Before the dissolution of Yugoslavia in 1992, the nation managed a rather healthy military industrial base which did not force a complete reliance on importing Soviet-originated equipment. A local Infantry Fighting Vehicle (IFV) solution eventually became the "BVP-80" of 1980 which, despite being entirely developed in Yugoslavia, was clearly influenced in its design and field capabilities by the proven Soviet-era BMP vehicle family. The Yugoslavian vehicle was produced throughout the 1980s and into the early part of the 1990s prior to the breakup of the nation. Several notable variants emerged from this venture and, because of the division of the Yugoslavian state, several operators were eventually realized before the end - these remain Bosnia and Herzegovina, Croatia, Serbia, and Slovenia, countries created from the Yugoslavian breakup.
Requiring an all-modern solution to fulfill a standing IFV requirement, an indigenous approach was undertaken by Yugoslavia during 1969 to which a pilot vehicle was witnessed in 1974 and a public unveiling followed in 1975. An extensive evaluation period then followed before formal service adoption of the design took place in 1982. The original designation was M-980 before the designation of "M-80" officially marked the vehicles. The subsequent production effort yielded 835 of the type.
The design was given a standard-operating crew of three - driver, commander, and gunner. The driver was seated at front-left with the vehicle commander to his rear and the turret over center, leaving the rear of the hull for transporting up to six combat-ready infantrymen (seated back-to-back on two benches). Vision blocks and firing ports along the rear of the vehicle allowed these occupants to engage nearby enemy infantry with their personal weapons. A hinged double-door arrangement at the rear hull wall allowed the passengers to embark/disembark at speed and under relative protection. The internal arrangement forced the engine to be installed at front-right in the hull. The vehicle used a very shallow glacis plate - a very defining physical characteristic of the Soviet BMP family.
Primary armament for the base vehicle became 1 x 20mm M-55 (HS 804) autocannon which was afforded up to 400 projectiles form onboard storage. The 9M14 "Malyuka" (NATO: AT-3 "Sagger") Anti-Tank Guided Missile (ATGM) formed the long-range tank-killing capability of the vehicle and a pair of these missiles were carried (the launchers set over the rear section of the turret). Secondary armament became a 7.62mm machine gun fitted coaxially in the turret with 2,000 rounds of 7.62mm ammunition carried as well as any personal weapons carried by accompanying infantry.
Armor protection was of aluminum and titanium and a full NBC (Nuclear, Biological, Chemical) suite protected the crew/passengers from potential airborne battlefield dangers while an integrated fire suppression system helped to limit damage from onboard fires as a result of direct hits from enemy munitions. The diesel engine was designed to produce its own smoke allowing the M-80 to generate a smoke screen to shield the vehicle from enemy eyes.
Drive power was originally centered on a French-based engine though local-license production of the West German Daimler-Benz OM-403 model (outputting at 320 horsepower) allowed for an improved vehicle variant to quickly supersede the original. Five road wheels were fitted to each hull side with the drive sprocket at front and track idler at rear under a conventional track-and-wheel arrangement. Maximum road speeds reached 65 kmh with operational ranges out to 500 kilometers. An inherent amphibious quality (requiring little preparation beforehand) allowed the vehicle to ford water sources though no more than 8 kmh (propelled through the water by the motions of the tracks). The torsion bar suspension system provided cross-country travel support and allowed the vehicle pacing with other mechanized forces.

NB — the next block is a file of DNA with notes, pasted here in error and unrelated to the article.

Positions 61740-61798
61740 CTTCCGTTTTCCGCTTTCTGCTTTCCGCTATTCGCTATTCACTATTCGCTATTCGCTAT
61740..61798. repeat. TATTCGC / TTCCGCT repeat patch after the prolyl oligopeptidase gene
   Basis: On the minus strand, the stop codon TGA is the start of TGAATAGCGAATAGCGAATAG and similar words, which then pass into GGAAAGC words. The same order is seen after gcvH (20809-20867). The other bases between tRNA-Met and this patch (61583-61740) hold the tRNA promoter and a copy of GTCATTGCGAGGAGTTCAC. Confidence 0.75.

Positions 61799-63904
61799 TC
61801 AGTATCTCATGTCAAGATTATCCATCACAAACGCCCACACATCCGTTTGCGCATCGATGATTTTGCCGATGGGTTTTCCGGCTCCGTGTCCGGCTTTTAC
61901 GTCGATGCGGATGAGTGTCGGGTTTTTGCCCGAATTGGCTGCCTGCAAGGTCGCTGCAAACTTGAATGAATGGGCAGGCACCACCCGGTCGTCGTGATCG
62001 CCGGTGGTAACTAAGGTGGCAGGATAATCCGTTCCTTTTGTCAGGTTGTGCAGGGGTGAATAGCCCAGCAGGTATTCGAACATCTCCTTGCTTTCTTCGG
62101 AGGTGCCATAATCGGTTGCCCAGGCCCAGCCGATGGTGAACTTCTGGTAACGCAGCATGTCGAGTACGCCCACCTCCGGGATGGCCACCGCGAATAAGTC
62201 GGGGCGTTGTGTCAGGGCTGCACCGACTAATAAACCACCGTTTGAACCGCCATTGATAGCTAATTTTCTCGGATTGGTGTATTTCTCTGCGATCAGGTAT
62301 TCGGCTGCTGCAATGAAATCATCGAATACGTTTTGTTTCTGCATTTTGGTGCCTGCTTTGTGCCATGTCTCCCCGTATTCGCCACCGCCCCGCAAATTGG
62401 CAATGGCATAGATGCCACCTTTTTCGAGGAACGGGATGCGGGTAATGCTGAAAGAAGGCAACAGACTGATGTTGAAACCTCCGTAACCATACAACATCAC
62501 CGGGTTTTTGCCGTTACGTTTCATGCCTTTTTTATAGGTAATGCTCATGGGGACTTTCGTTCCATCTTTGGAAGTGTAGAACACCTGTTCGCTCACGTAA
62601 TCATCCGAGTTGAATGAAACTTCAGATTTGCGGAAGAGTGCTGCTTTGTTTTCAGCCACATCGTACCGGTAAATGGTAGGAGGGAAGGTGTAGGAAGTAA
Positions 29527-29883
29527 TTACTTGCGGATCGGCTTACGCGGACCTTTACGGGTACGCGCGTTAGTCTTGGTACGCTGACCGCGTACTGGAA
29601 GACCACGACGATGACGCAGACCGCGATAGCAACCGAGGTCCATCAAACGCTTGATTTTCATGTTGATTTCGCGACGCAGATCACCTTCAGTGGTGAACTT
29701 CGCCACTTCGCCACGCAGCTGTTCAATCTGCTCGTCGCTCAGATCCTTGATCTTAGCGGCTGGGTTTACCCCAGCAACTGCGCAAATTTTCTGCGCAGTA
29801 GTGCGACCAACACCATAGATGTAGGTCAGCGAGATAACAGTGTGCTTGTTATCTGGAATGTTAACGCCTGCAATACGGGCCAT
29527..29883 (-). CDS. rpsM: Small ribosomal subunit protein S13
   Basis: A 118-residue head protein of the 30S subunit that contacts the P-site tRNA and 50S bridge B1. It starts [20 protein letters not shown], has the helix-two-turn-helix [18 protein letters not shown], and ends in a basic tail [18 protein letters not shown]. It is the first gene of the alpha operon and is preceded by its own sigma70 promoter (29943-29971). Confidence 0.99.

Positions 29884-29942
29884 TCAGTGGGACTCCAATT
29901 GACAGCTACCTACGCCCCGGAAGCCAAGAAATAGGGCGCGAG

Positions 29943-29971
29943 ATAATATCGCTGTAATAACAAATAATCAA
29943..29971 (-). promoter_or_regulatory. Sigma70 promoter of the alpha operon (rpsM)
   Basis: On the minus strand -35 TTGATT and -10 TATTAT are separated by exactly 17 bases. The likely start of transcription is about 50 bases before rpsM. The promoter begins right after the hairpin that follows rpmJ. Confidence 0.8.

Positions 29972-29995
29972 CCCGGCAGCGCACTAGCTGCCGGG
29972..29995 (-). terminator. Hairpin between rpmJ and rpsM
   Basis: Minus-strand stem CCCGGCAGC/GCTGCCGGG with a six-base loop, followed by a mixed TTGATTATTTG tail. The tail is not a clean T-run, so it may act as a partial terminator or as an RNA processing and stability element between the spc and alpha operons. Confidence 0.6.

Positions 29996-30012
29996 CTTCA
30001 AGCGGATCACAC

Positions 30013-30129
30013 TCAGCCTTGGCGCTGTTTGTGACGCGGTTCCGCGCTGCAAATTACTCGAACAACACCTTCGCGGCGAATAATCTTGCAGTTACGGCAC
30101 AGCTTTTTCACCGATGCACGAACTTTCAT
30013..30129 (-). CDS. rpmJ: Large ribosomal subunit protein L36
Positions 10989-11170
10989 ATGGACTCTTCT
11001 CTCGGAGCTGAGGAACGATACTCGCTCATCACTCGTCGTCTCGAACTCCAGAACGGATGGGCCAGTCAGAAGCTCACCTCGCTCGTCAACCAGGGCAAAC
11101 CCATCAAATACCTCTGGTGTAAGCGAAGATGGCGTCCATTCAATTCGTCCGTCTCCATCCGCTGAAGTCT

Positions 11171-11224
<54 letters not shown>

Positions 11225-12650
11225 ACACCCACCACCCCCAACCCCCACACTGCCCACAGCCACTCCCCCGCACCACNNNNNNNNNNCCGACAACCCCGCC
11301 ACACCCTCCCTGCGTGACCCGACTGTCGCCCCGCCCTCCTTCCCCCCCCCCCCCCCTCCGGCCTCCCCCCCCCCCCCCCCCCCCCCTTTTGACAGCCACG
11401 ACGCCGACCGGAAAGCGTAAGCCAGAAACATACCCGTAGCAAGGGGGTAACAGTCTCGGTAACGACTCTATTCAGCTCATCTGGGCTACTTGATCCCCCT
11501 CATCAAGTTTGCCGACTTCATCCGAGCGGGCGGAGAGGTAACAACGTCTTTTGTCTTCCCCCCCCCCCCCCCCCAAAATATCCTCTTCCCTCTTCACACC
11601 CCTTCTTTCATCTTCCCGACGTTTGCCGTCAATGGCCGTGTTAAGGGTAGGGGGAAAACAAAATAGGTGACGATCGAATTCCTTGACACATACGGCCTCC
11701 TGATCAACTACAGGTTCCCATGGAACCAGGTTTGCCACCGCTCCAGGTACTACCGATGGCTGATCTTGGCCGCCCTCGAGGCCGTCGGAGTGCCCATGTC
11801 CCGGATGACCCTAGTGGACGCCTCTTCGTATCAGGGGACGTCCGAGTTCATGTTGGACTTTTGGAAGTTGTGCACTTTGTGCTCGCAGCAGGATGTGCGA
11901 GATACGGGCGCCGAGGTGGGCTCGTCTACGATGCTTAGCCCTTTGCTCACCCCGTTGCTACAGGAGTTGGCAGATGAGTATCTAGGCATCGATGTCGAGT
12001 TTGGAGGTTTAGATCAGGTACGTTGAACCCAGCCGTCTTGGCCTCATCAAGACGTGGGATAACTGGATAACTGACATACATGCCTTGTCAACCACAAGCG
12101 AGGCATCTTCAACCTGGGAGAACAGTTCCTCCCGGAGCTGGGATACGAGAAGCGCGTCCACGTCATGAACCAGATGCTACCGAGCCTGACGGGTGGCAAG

The initial production model was known simply as the "M-80" and this offering fielded the aforementioned French-originated engine of 260 horsepower. However, these vehicles were not well-received and an improved form, the "M-80A", was quickly rushed into service after no more than a year of operating the original M-80 stock - the new variant showcased the more powerful Daimler-Benz 320 horsepower engine. The M-80A KC was developed as a company-level command vehicle while the M-80A KB followed suit as a battalion-level command vehicle - both given additional communications gear for the role. The M-80A Sn was a dedicated armored ambulance lacking the original's turret but holding room for up to four patient litters and associated medical personnel. The M-80A LT was developed as an Anti-Tank Guided Missile (ATGM) carrier fielding 6 x AT-3 "Sagger" ATGM launchers. The MOS became a self-propelled minelayer. A more modern version of the M-80A IFV is the M-80AK (also known as the "M-98A") which features an all-new powered turret housing a single 30mm M86 autocannon. The armament can be replaced with a dual-feed M89 gun as needed for a higher rate-of-fire.
The M-80 was entertained as a possible air defense vehicle through the prototype "M-80A1", which mounted 2 x 30mm autocannons to the turret, and the prototype "Sava M-90", fitting SA-13 Surface-to-Air Missiles (SAMs). The SPAT 30/2 was another offshoot, this version armed with 2 x 30mm autocannons.
Most of the active stock of M-80 vehicles remain the M-80A mark. Serbia is the largest operator with some 550 on hand.